Bitcoin Investments Worry Regulators
As credit unions and others ask more questions about bitcoin, regulators are keeping a keen eye on how advocates of the virtual currency are pitching the model as an investment opportunity.
In May, the Securities and Exchange Commission issued an investor alert concerned that potential investors could be easily enticed with the promise of high returns in this new investment space, and also may be less skeptical when assessing something novel, new and cutting edge.
At CUNA’s recent America’s Credit Union Conference in San Francisco, attendees packed a standing-room-only session on bitcoins that highlighted how the currency works.
During an April keynote talk at the NACUSO annual meeting in Florida, Robert Herjavec, entrepreneur, author and one of the judges on the television show Shark Tank, questioned the role of bitcoin in the evolving payment space.
Meanwhile, both fraudsters and promoters of high-risk investment schemes may target bitcoin users, the SEC said. The exchange rate of U.S. dollars to bitcoins has fluctuated dramatically since the first bitcoins were created a few years ago, the agency noted.
The SEC said as the exchange rate of bitcoin is significantly higher today, many early adopters of may have experienced an unexpected increase in wealth, making them attractive targets for criminals as well as promoters of high-risk investment opportunities.
“Fraudsters target any group they think they can convince to trust them. Scam artists may take advantage of bitcoin users’ vested interest in the success of Bitcoin to lure these users into bitcoin-related investment schemes,” the SEC said.
The Texas Securities Commissioner recently entered an emergency cease and desist order against a Texas oil and gas exploration company, which claimed it was the first company in the industry to accept bitcoins from investors. The TSC charged the firm with intentionally failing to disclose material facts to investors including “the nature of the risks associated with the use of bitcoin to purchase working interests” in wells, according to the SEC.
The company advertised working interests in wells in West Texas, both at a recent Bitcoin conference and through social media and a web page, according to the emergency order.
In February, the SEC said it suspended trading in the securities of Imogo Mobile Technologies because of questions about the accuracy and adequacy of publicly disseminated information about the company’s business, revenue and assets. Shortly before the suspension, the company announced that it was developing a mobile bitcoin platform, which resulted in significant movement in the trading price of the company’s securities.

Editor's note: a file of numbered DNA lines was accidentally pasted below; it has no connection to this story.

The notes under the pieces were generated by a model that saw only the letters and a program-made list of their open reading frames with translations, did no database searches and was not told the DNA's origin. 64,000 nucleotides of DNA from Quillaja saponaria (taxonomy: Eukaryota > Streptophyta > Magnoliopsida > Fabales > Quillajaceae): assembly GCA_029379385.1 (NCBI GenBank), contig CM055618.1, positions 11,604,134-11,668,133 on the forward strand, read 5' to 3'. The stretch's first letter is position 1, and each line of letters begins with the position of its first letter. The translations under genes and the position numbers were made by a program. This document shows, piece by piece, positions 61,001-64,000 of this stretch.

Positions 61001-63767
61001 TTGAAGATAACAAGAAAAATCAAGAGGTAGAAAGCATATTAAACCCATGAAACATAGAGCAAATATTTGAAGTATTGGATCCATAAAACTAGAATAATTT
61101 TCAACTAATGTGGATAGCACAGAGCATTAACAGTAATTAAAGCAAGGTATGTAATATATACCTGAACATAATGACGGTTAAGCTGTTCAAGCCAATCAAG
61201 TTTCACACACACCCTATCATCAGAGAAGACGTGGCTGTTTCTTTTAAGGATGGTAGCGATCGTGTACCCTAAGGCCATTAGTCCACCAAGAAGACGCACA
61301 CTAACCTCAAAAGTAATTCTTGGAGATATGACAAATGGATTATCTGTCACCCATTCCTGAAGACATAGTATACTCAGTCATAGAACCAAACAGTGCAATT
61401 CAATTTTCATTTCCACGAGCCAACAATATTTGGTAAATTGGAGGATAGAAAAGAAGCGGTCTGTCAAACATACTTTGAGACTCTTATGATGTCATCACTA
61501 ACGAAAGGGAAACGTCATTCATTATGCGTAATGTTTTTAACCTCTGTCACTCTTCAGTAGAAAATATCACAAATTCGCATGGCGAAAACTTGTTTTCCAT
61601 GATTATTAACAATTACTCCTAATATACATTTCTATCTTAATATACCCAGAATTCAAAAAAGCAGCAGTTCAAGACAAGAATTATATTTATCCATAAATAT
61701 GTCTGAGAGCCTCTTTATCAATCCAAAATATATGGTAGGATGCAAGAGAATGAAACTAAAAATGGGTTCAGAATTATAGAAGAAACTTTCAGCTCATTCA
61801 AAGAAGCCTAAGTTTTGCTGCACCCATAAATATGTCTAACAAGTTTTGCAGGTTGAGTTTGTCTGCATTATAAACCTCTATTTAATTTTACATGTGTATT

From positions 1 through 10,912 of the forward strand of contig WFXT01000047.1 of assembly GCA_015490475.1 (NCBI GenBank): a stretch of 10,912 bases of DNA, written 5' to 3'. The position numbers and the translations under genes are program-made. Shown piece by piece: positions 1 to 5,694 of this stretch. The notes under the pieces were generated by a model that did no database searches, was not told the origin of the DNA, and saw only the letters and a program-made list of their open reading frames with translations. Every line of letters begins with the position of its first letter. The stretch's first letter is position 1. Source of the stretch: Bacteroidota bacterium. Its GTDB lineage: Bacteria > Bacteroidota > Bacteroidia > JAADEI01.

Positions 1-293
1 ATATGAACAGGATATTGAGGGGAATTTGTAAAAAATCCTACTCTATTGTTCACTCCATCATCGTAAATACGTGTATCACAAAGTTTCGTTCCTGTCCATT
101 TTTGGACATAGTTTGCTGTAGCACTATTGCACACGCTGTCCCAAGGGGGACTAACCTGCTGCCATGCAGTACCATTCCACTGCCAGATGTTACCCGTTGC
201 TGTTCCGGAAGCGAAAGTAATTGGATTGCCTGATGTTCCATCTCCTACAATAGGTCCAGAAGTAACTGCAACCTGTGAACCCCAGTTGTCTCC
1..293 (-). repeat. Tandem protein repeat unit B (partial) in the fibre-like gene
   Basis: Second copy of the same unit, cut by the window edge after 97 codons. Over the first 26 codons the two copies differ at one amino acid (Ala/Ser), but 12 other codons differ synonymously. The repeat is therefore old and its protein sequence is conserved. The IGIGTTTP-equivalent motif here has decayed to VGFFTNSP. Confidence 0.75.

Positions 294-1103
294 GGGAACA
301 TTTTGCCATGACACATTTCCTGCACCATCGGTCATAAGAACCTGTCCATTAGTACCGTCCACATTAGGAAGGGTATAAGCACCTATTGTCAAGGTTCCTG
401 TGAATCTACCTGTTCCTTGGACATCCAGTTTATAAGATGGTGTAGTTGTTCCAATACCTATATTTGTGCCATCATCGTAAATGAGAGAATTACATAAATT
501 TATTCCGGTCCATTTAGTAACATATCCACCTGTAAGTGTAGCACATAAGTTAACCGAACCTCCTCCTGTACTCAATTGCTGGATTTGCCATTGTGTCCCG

The Financial Industry Regulatory Authority also recently issued an Investor Alert cautioning investors about the risks of buying and using digital currency such as bitcoin.
In addition, the North American Securities Administrators Association included digital currency on its list of the top 10 threats to investors for 2013.
Among the bitcoin investment risks the SEC is concerned with include the virtual currency not being insured and its history of volatility. Because bitcoins are not legal tender, federal, state or foreign governments may restrict their use and exchange. Further, the use of bitcoin may limit a user’s recovery in the event of fraud or theft, the SEC said.
Traditional financial institutions including credit unions and banks often are not involved with bitcoin transactions, making it more difficult to follow the flow of money, according to the SEC.
Although the SEC said it regularly obtains information from abroad such as through cross-border agreements, there may be restrictions on how the SEC can use the information and it may take more time to get the information. In some cases, the SEC said it may be unable to obtain information located overseas.
Law enforcement officials may also have difficulty seizing or freezing illicit proceeds held in bitcoins, the SEC said. Bitcoin wallets are encrypted and unlike money held in a credit union, bank or brokerage account, bitcoins may not be held by a third-party custodian, the agency added.
The SEC and other agencies have warned investors interested in bitcoin to be on the lookout for pitches that promise guaranteed high investment returns and those that don’t ask for personal net worth or income requirements. Pressure to invest in bitcoin firms right away and unsolicited offers are also red flags, the SEC said.
Federal and state securities laws require investment professionals and their firms who offer and sell investments to be licensed or registered, according to the SECU. Many fraudulent investment schemes involve unlicensed individuals or unregistered firms. The agency advised checking license and registration status by searching the SEC’s Investment Adviser Public Disclosure (IAPD) website or FINRA’s BrokerCheck website.